The only female member of the movie’s Avengers, Black Widow is an exceptional spy and  infiltrator, skilled in disguise, intrigue, assassination and  hand-to-hand combat. In the comics, she began her career as a Soviet spy but became a valued member of S.H.I.E.L.D. Although she has pursued romantic relationships with many of her superhero colleagues during her comic-book history, including Iron Man and Daredevil, Black Widow remains staunchly independent–this lady is more than capable of taking care of herself.

The Book: Graceling by Kristin Cashore (2009 Best Books for Young Adults, 2009 Teens Top Ten, 2012 Popular Paperbacks for Young Adults)

Like Black Widow, Katsa is a skilled fighter, who, at first, is used by an unscrupulous ruler for his own purposes. Over the course of the novel, Katsa discovers a great deal about herself, including the true nature of her abilities and the strength to stand up to those in power. At the end of the book, when Katsa has the emotional maturity to enter a romantic relationship without losing herself, I’m sure Natasha would cheer her on.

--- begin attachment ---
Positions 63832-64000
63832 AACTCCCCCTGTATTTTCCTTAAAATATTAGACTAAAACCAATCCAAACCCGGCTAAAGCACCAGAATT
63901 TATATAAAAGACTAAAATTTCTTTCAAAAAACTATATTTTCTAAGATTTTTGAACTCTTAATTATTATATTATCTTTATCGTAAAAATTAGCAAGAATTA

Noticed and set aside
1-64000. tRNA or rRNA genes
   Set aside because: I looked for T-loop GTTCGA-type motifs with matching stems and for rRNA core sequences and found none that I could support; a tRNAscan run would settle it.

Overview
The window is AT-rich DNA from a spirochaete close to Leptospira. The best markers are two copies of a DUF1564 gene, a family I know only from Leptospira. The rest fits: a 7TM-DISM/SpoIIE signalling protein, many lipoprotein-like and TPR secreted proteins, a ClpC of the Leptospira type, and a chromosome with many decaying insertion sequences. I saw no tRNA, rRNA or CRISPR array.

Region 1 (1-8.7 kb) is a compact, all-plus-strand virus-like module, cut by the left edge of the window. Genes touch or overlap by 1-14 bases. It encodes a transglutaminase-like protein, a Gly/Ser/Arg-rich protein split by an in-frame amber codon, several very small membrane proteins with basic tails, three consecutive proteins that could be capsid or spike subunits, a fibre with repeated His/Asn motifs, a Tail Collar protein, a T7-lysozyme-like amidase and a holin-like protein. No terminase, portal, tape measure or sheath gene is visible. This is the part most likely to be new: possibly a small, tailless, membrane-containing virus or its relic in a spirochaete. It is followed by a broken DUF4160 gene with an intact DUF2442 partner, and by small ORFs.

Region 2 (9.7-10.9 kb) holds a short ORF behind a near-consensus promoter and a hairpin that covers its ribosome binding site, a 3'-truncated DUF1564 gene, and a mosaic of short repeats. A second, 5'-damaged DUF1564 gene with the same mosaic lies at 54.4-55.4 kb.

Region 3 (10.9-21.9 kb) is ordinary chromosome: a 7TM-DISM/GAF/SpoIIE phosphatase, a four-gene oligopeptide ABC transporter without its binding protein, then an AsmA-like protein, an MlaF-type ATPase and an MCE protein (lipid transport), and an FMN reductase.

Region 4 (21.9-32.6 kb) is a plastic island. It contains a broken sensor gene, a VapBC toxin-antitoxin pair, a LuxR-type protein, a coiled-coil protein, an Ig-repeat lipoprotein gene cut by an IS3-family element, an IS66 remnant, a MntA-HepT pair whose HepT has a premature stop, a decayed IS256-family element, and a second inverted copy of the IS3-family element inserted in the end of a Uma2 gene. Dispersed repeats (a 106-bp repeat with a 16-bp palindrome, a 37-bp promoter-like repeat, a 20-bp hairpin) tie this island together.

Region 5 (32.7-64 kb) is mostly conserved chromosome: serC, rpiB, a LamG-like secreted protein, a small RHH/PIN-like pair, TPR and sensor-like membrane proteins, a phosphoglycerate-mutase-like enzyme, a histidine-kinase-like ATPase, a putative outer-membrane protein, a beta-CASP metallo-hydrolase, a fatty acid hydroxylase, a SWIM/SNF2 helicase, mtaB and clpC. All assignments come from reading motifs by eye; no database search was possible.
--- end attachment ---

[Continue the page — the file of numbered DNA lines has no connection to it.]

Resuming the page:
Book Spine Poetry Challenge

Everybody’s favorite excuse to speak in rhyming couplets is upon us! That’s right; it’s National Poetry Month. In honor of National Poetry Month this year, my fellow Hub blogger Suzanne Neumann and I have made some exquisite book spine poems for you. For those of you who don’t know, book spine poems are made by stacking books on top of each other and forming a witty, free-verse poem from their titles. Check out this gallery of book-spine poems for examples. Our book spine poems, of course, come with a twist. Suzanne and I both composed three poems based on books. Can you identify which books they are?


Book 1